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Safety First

AI has developed faster than anyone thought. Will it serve humanity’s best interests?

It’s no secret that artificial intelligence has unleashed a variety of potential dangers. AI systems, for example, can be used to spread misinformation; they can perpetuate biases that are inherent in the data they have been trained on; and autonomous AI-empowered weapons may become commonplace on 21st-century battlefields.

These risks are, to a large extent, ones that we can see coming. But Roger Grosse, an associate professor of computer science at U of T, is also concerned about new kinds of risks that we might not perceive until they arrive. These risks increase, Grosse says, as we get closer to achieving what computer scientists call artificial general intelligence (AGI) – systems that can perform a multitude of tasks, including ones they were never explicitly trained to do. “What’s new about AGI systems is that we have to worry about the risk of misuse in areas they weren’t specifically designed for,” says Grosse, who is a founding member of the Vector Institute for Artificial Intelligence and an affiliate of U of T’s Schwartz Reisman Institute for Technology and Society.

Grosse points to large language models, powered by deep-learning networks, as an example. These models, which include the popular ChatGPT, aren’t programmed to produce any particular output; rather, they analyze massive volumes of text (and images and videos), and respond to prompts by stringing together single words based on the likelihood of that word occurring next in the data it was trained on. While this may seem like a haphazard way of building sentences, systems such as ChatGPT have nonetheless impressed users by writing essays and poems, analyzing images, writing computer code and more.

And they can catch us by surprise: Last year, Microsoft’s Bing chatbot, powered by ChatGPT, told journalist Jacob Roach that it wanted to be human, and was afraid of being shut down. For Grosse, the challenge is trying to determine what sparked that output. To be clear, he doesn’t think the chatbot was actually conscious, or actually expressing fear. Rather, it may have come across something in its training data that led it to say what it said. But what was that something?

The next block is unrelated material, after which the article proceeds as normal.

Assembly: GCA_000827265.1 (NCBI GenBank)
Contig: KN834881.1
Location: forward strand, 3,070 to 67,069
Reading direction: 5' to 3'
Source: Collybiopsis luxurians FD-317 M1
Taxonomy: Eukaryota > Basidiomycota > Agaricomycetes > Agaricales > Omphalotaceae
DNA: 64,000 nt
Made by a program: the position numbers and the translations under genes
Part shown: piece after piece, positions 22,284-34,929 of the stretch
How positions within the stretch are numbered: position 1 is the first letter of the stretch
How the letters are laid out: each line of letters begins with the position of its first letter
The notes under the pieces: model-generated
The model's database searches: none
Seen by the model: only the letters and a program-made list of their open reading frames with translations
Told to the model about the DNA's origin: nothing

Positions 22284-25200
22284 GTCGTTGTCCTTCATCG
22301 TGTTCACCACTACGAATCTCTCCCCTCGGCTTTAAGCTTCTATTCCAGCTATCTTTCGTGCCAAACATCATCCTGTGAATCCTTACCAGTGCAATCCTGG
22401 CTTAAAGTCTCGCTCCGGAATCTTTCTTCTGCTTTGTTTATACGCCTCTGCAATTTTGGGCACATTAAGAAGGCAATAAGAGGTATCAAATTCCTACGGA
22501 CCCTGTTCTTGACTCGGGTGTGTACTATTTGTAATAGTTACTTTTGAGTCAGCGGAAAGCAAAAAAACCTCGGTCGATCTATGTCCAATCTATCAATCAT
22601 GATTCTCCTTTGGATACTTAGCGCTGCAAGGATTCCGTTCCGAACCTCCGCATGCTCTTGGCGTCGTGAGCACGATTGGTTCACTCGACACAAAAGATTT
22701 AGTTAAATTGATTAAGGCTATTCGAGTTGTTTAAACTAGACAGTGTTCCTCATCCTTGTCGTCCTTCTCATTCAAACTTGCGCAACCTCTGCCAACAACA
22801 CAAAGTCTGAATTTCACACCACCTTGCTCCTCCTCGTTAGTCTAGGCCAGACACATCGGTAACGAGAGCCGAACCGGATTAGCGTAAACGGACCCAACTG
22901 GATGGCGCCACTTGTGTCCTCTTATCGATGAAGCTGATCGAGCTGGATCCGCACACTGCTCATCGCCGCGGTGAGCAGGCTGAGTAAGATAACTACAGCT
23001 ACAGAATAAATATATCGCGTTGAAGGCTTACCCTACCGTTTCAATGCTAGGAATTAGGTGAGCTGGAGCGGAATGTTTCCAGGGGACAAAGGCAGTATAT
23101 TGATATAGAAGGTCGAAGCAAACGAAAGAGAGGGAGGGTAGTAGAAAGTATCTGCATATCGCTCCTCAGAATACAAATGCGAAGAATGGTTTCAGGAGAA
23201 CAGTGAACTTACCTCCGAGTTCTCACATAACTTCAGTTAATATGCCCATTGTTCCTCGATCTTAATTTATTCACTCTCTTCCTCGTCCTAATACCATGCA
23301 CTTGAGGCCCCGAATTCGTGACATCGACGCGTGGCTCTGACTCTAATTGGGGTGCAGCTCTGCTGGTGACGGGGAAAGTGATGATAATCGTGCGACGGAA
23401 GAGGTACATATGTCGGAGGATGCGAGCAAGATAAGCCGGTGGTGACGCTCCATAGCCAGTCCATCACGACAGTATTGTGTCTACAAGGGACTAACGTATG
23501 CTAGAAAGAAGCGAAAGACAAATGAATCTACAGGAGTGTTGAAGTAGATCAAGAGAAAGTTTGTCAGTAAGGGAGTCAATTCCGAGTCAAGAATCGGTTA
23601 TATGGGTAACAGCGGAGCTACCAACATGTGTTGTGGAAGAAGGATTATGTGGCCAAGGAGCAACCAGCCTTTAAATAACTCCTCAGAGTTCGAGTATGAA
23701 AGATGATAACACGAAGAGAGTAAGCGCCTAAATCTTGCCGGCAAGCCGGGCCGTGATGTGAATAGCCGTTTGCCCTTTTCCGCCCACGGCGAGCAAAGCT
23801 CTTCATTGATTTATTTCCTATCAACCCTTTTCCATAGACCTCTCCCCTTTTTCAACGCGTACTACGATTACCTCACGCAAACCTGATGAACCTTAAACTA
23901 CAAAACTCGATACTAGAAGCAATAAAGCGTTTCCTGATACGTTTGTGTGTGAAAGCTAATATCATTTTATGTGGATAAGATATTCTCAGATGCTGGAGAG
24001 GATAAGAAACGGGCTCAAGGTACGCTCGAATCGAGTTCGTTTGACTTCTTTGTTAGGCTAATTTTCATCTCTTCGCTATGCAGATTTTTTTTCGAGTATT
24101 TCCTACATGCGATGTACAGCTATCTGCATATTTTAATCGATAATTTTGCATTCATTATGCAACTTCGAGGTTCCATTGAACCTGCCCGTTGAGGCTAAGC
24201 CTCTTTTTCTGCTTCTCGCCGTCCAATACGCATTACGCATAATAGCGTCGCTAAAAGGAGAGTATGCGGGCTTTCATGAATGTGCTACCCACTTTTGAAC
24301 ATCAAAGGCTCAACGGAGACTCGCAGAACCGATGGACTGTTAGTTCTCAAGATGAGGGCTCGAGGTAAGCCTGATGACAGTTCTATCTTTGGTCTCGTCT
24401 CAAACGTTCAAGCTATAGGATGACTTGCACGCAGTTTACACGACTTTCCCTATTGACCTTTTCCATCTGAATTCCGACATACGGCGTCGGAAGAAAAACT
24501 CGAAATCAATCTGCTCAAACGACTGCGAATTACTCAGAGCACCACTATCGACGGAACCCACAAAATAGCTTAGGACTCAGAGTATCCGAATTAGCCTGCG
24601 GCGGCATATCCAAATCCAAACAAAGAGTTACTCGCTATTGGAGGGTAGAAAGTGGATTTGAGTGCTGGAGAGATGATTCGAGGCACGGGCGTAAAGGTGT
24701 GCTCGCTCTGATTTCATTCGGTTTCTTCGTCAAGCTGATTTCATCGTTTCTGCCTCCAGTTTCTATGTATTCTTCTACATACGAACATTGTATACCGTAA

To tackle this problem, Grosse has been working on techniques involving “influence functions,” which are designed to deduce what aspects of an AI system’s training data led to a particular output. For example, if the training data included popular sci-fi stories, where tales of conscious machines are ubiquitous, then this could easily lead an AI to make statements similar to those found in such stories. 

He notes that an AI system’s output may not necessarily be copied word-for-word from the training data, but rather may be some variation on what it’s encountered. They can be “thematically similar,” Grosse says, which suggests that the AI is “emulating” what it has read or seen and performing “a higher level of abstraction.” But if the AI model develops an underlying motivation, this is different. “If there were some aspect of the training procedure that is rewarding the system for self-preservation behaviour, and this is leading to a survival instinct, that would be much more concerning,” says Grosse.

Even if today’s AI systems aren’t conscious – there’s “nobody home,” so to speak – Grosse believes there could be situations where it makes sense to describe an AI model as having “goals.” Artificial intelligence can surprise us by “behaving as if it had a goal, even though it wasn’t programmed in,” he says.